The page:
I thought it was unspoken. So I decided to search a little to try to comprehend the Genocide. I've read several books, dissertations on the subject, ruminations, opinions, thoughts, seen the pictures and the Genocide remains controversially an enigma to me.
I should have been truly listening.
I went to visit two genocide memorials last week with David. We were told to take a minibus but we don't know the system, so we weren't even sure that we would be going. In our guidebook it is a mere paragraph.
We ended up taking a taxi, very expensive but cost appprox $25 US per person and I'm glad we did. My rationale was that if we came then we should give the respect that such a site is due. It was very troubling. We went to Nymata first. Its a small town and the church there was the site of a massacre so large in scale that it is mind boggling. Thousands of people (estimated 10-20 thousand) went to the church for sanctuary, they were slaughtered there. The thing that touched me most was that by chance we had chosen to go on the anniversary of the massacre and there was a memorial service being held. Our presence after the interesting ride along red roads and marshes that lead to the Nile was not by chance. I do not believe in coincidences.
Thousands of people came to commemorate the memory of their loved ones. It was really poignant, the looks on some peoples faces, ranging from resignation to extreme silent grief. There was a room piled to the ceiling with clothing of the dead. Dark and musty, it was all that they wore. There were so many people milling around. You brushed those that survived and those that wish they didn't. My hands, elbows, shoulders, thighs, they were enveloped by people. There was a room with a glass cabinet full of skulls and femurs. Beneath this a coffin draped in white with a purple cross on it. A lady who was impaled. There was a guide who took us around, she only spoke Kinyarwanda and spoke to our driver, Patrick, who by chance happened to speak good French so he spoke to David who translated for me. The guide had short hair, a face that looked solemn and she walked with a fortitude that I found beautiful. In the church she pointed out the pulpit, the blood stained alter, the light that filtered through lacy holes in the aluminum roof made from raining bullets. She guided us to the alcove that would likely have been used for baptism. Against the wall, a dark stain, smooth rounded bricks and she illustrated with action how the interahamwe had taken babies and children and bashed their skulls and bodies against the very site. With grace, she took us down to a room, down steep stairs that were all uneven, peoples faces close by, more bumping and an underlying smell of dampness and something sweet which permeated the air. When my eyes adjusted to the dark it was like a living horror film. I had not expected it, I thought the glass case in its white trim and fluorescent lights were all there was to the memorial. That itself was horrific enough.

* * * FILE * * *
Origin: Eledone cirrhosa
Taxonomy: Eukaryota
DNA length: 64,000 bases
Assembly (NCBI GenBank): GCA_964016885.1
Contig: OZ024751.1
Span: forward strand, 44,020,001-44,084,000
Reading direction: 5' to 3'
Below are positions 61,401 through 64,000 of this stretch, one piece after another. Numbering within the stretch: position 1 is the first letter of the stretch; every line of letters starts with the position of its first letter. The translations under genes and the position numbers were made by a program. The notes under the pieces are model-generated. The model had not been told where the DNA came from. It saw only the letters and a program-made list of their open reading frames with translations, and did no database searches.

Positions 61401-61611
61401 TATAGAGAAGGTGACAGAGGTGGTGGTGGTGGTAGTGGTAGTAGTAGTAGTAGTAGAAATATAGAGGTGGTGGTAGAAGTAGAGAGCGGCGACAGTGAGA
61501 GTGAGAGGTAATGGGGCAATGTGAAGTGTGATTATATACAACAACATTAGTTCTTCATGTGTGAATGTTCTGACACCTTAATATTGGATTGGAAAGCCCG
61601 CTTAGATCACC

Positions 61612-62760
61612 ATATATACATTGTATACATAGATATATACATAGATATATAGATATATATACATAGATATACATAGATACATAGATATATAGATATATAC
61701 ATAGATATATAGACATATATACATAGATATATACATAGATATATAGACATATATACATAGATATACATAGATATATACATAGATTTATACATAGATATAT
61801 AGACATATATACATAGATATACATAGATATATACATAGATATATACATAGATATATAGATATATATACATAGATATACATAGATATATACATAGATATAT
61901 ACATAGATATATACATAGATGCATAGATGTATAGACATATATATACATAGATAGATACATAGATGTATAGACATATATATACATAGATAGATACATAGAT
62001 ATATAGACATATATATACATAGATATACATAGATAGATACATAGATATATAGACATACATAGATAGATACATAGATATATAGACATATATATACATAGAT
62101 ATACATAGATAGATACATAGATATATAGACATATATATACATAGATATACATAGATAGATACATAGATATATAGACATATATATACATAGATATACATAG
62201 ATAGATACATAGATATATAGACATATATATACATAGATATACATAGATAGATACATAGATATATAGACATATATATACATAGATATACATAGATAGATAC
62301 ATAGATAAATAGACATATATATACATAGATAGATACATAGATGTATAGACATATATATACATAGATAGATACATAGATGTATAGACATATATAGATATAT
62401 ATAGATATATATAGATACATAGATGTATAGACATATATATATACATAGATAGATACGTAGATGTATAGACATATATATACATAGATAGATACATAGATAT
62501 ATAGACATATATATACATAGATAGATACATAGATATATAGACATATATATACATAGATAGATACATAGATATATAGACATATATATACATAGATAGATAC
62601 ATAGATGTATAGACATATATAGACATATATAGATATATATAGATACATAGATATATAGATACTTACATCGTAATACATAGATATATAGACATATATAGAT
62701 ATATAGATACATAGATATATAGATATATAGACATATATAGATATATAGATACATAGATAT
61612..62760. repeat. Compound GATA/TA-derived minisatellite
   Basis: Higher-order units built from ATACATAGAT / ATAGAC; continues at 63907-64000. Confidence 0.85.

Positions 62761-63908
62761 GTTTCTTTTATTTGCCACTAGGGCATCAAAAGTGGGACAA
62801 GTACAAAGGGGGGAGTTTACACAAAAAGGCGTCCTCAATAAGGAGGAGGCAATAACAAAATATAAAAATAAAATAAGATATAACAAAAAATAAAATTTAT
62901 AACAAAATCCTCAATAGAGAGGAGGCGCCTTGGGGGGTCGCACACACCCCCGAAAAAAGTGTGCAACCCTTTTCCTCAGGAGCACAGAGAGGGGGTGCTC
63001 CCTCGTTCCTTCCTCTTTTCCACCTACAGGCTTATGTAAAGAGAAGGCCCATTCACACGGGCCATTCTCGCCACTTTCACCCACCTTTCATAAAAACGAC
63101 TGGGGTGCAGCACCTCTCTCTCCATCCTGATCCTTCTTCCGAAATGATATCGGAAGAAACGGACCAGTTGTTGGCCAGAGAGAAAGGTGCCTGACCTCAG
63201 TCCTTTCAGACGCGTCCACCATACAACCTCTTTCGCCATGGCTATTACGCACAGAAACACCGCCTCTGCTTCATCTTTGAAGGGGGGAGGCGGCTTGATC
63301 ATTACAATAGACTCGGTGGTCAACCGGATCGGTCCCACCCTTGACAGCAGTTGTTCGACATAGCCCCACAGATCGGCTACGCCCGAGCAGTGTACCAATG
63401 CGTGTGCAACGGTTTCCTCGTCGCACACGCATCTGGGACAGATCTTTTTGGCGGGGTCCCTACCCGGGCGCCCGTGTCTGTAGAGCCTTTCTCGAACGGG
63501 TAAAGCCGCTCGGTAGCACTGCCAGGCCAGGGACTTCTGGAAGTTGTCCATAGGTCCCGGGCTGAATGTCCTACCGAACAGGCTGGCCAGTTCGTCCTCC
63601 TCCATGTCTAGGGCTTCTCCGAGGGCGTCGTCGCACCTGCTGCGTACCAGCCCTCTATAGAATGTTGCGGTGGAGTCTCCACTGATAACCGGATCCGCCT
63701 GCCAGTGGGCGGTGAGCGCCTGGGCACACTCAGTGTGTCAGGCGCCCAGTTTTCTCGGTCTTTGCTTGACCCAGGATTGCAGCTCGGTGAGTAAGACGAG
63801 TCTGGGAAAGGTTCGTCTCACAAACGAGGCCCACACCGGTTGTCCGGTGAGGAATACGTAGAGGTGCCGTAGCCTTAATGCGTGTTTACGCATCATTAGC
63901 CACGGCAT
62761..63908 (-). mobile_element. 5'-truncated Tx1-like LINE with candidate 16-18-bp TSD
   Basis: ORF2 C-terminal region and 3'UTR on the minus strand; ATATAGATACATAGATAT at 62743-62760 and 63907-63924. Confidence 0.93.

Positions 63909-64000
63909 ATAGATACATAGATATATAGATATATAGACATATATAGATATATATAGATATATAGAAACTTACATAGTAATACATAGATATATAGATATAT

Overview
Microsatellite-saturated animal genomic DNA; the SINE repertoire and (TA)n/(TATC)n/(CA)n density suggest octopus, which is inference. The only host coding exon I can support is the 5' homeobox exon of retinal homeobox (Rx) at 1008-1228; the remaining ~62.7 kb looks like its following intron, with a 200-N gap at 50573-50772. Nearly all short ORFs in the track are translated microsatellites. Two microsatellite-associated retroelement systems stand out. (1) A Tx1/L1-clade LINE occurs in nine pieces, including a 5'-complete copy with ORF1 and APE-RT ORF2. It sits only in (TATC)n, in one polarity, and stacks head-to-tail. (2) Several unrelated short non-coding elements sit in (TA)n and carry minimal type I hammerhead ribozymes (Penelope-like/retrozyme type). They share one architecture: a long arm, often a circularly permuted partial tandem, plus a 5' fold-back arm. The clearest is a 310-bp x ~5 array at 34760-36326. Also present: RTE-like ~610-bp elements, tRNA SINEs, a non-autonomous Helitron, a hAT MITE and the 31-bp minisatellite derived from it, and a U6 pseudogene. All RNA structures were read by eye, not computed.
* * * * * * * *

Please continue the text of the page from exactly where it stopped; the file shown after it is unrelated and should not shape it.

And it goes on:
Rows and rows of grinning skulls, small, large, half missing. I had enough knowledge to be able to distinguish a bullet entry point, depressed skull fracture from a club, machete chop: coronal, axial, partially both directions. You name it. It was so hard, the sheer numbers of it overwhealms. The smell, the filtering light, the swallowed bitterness of the people, it made for an atmosphere that I can only describe as tragic. I choked on it and tried not to cry. How could I cry when the brave that surrounded me were praying for their loved ones and looked with eyes wide open? My heart physically hurts.
My comfort, my solace, the children. Beautiful, beautiful boys and lovely girls. Dark shiny skin, smiles that penetrated the occasion and uplifted me. They circled around us, called us muzungu fondly, and fondled my hair. It is useless explaining that I am half Chinese and all Asian. They only know black and muzungu. That is our only difference.
Patrick took us to another site, Ntarama. It was close by, there another 5-10,000 killed and their artifacts left in the church. Bibles, a childs book, clothing, the picture of a loved one, Bic pens, rosaries and the statue of a crucified Christ. My heart, my mind, my soul, it was crying in incomprehension. I took pictures, it was very difficult to do it at first because I had to get close. Patrick wondered why we were not taking pictures. There I took one of a skull with a metal arrow head still in it. I found it difficult, I could not focus through my tears, but after a while, it filtered the tragedy and my fingers stopped shaking and I could see through the lens a type of clarity. If the children and the sister, and brother and sons and daughters and mothers and fathers could forgive then what was there to understand? Perhaps it is not as simple as that. Perhaps one cannot call it forgiveness. All I see is that these people live together, beside each other, drink the same water and grow the same food. All there is to understand is only that love exists and persists and through sadness and anger and bitterness, it continues on. With these people, I see hope embodied.